What is a contested election and what would one mean for the presidential race?

If Donald Trump loses the presidential election, he’s not going to take it lying down. That bloated Cheetoh knows a loss means he can no longer control the entire news cycle for 24 hours by firing off an offensive 400-word tweet and the nation will quickly forget the infamous logo he put on every color of trucker hat. Refusing to accept the election results would allow him to remain the center of attention for at least a few more weeks, which brings up the important questions: What’s a contested election and what would it mean for the nation?

During the final presidential debate, Trump said, “I will keep you in suspense,” when asked whether or not he will accept the election results should Hillary Clinton win. Clinton called his statement “horrifying,” explaining that not accepting the results defeats the whole purpose of democracy.

Technically, if he claims the election was rigged and he really won (which he’s kind of expected to do), it would be a contested election, which simply means the results are being challenged. Of course, there are laws surrounding this, so Trump can’t just scream “I CONTEST THIS ELECTION” into the Twitter void and expect anything to happen.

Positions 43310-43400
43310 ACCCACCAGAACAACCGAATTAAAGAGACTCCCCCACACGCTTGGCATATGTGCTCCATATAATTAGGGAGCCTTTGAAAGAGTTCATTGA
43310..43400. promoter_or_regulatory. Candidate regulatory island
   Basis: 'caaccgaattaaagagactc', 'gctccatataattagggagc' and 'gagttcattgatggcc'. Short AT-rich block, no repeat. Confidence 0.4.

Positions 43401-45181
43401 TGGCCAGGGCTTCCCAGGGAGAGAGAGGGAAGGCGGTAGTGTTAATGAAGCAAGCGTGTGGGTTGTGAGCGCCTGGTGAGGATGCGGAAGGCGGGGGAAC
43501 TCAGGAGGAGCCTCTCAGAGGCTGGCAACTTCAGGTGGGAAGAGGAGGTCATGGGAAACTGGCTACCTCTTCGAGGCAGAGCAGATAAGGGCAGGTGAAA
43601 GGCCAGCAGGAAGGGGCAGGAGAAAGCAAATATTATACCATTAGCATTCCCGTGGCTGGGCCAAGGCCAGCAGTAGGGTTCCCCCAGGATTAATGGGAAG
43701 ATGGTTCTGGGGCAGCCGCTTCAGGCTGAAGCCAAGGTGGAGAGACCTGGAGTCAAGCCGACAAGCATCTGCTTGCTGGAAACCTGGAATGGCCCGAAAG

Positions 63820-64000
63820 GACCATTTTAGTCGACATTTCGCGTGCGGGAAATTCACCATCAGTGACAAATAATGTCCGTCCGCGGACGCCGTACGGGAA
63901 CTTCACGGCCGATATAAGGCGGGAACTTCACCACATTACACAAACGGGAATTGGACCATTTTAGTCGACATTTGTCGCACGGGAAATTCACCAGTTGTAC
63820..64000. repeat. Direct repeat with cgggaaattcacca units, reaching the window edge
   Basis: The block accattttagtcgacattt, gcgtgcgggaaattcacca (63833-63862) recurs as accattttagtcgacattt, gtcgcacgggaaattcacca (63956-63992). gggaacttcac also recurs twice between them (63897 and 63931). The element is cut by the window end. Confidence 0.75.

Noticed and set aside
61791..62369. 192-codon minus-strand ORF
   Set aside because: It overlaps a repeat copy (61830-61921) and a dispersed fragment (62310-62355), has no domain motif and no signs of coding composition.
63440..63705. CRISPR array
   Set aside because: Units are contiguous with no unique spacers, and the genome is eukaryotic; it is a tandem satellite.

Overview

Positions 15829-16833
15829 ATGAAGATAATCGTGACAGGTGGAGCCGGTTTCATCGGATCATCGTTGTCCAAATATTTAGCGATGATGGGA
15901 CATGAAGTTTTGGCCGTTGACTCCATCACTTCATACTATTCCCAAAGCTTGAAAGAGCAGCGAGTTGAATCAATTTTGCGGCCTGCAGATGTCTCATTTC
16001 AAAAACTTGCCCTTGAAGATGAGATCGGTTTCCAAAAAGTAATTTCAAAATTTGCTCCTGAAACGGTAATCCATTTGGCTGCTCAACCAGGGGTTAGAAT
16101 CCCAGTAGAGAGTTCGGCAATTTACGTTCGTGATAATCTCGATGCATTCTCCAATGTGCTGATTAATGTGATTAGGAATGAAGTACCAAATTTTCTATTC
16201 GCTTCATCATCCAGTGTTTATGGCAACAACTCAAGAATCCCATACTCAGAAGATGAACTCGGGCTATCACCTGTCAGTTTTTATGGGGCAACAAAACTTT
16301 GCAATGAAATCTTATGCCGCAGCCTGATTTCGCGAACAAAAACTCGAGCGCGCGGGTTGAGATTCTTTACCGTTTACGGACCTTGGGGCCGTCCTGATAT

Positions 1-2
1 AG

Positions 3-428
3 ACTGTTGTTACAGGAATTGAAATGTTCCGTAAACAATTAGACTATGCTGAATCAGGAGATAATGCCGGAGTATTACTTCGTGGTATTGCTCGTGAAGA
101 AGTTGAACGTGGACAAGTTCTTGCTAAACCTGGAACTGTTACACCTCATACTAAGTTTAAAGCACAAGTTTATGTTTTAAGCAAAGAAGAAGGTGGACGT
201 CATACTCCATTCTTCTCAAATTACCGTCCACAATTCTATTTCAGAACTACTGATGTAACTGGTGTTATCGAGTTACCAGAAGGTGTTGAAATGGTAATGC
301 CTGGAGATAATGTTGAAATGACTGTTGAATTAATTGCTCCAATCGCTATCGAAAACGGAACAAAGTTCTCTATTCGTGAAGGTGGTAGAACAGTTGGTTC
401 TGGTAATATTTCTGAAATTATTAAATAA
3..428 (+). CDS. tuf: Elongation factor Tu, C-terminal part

Donald Trump Campaigns In Key States During Weekend Ahead Of General Presidential Election
CREDIT: Chip Somodevilla/Getty Images

Every state has different laws, but most allow for a recount if there’s a very small margin of victory, and many automatically enter a recount if it’s one percent or lower. However, Hawaii and Mississippi aren’t down for recounts, so a candidate literally has to go to court in order to get a recount there. According to NBC News, 42 states allow for recounts if a candidate thinks it’s necessary, but they have to pay for all the costs involved (which Trump would certainly be able to do).

If it’s not even close and Trump still insists he was robbed, he’ll have to take it to the courts. However, he’ll need a valid claim that some type of fraud or irregularity took place to skew the election. For instance, if there were evidence suggesting people voted who weren’t qualified or properly registered (which Trump seems to think is a major issue), he could get a recount in specific states.

Congress set the date for electoral votes to official be cast as “the first Monday after the second Wednesday in December” (seriously, guys?), and additionally requires states to finalize their election results six days before the electoral meeting. So, any disputes would need to be settled six weeks after Election Day.

Let’s hope we don’t have to put up with six more weeks of this shit.